WHAT is wrong with my ER??? Grrrr... - page 2

OK...major ranting about to go on here. PUH-LEEZE explain what is happening to my facility's ER. Here are just a few problems lately. We got an admit last night of a 51 year old male, N&V,... Read More

  1. by   fab4fan
    Does this really have to turn into a "trash the ED nurses" thread?
    We're doing the best we can, under many times impossible conditions.

    I could say horrible things about other departments, too, but it really doesn't help US as a profession. We need to have a little more understanding for each other; no nurse, no department is perfect.
  2. by   Flo1216
    I wasn't complaining about the ED nurses...I was complaining about the registrar The nurses were fine. This IS a place to vent, though.
  3. by   essarge
    I work in the ER as a nurse extern/tech and one of the things that I see happen quite a lot is that patients who are "frequent flyers" are ignored/steriotyped etc. This happens mainly with the staff that has been there a while. An excellent example follows:

    45 yo male arrived by POV with wife and brother CO severe chest pains. He stated over and over "I know it's a heart attack". They did bring him back immediately and placed him in a trauma bed. Then the nurse assigned came in, looked at me and stated "he's an attention seeker, he's fine I'm sure", and left the room. The other tech that was in there looked at me and we made the patient as comfortable as possible.

    A while later his wife came out and stated that the patient has vomited so the other tech and I went in. The patient was in extreme pain, barely conscious, and had projectile vomiting. The wife stated that no one had come in to see him or done any vitals on him yet (this was an hour after he came in). I reported this to the charge and was told to move him into a cubby because they had a rig coming in with a trauma someone would be with him shortly.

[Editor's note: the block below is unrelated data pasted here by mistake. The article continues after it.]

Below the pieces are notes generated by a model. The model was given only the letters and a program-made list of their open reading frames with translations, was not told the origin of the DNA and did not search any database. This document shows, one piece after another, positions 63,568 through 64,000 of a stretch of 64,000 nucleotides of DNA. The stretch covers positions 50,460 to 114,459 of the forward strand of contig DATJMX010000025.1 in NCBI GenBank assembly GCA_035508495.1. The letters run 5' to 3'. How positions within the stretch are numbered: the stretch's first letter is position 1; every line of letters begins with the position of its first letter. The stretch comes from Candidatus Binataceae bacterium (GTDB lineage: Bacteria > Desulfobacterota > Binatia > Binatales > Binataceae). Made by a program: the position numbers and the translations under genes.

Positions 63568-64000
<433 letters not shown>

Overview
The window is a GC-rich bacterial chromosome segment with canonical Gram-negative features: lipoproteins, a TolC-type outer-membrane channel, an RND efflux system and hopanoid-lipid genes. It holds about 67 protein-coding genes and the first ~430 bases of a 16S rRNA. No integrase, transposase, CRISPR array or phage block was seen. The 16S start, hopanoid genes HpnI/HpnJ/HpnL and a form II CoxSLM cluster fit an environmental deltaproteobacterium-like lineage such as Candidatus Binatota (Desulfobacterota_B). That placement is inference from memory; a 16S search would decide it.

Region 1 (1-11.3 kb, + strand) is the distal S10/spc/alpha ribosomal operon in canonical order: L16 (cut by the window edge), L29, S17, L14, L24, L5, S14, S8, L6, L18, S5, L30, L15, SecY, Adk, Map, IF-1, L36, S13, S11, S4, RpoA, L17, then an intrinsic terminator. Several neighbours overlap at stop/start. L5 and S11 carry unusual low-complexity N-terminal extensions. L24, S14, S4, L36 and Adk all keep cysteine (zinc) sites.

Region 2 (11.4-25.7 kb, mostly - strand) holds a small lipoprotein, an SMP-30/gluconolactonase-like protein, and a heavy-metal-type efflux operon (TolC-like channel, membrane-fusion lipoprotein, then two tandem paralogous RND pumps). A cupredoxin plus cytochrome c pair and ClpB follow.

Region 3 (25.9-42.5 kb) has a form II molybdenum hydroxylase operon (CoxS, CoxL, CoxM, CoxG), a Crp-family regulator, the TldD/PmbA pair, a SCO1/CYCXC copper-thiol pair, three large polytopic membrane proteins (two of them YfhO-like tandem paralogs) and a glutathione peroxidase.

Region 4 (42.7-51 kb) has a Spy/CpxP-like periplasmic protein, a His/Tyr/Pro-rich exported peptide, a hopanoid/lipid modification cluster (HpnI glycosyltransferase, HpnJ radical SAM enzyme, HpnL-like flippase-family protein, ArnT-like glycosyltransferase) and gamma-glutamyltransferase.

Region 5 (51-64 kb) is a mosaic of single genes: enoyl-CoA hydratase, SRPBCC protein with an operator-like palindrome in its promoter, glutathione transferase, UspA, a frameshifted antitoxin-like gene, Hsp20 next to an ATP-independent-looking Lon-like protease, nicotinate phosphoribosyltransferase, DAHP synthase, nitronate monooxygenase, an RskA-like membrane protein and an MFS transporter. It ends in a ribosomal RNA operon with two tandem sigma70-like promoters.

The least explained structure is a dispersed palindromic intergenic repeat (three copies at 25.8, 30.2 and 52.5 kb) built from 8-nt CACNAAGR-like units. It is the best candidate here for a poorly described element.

The patient continued to vomit and was in and out of consciousness. I repeated told the charge about this and they still did nothing because he was an "attention seeker". As I was checking to see if he was ok (on my own and a full two hours after he had gotten to the ER) the patient started to posture and I yelled "I need help in here!!!!!!".....the patient was coding.

    To make a long story short, the patient was ok and was discharged from the hospital after having a massive MI. I went to the NM with this and told her what happened. I don't know what, if anything was done, but I suspect it was a slap on the wrist. This nurse is still working there.

    I have never, nor will I ever, assume that nothing is wrong when someone comes in to the ER (frequent flyer or not) and people that do are dangerous and should not be working in the healthcare field or anywhere near it!!!!!

    just my two cents worth
  4. by   BBFRN
    Sometimes I'm thankful to have a patient with "nothing" wrong with them as opposed to 8 or 9 with high accuity. Less work to do with them.
  5. by   Sally_ICURN
    Originally posted by fab4fan
    Does this really have to turn into a "trash the ED nurses" thread?
    In my opinion, I don't think anyone is trashing anyone else. These are all very real experiences and don't necessarily reflect upon all ER nurses and I don't believe they are meant to do so.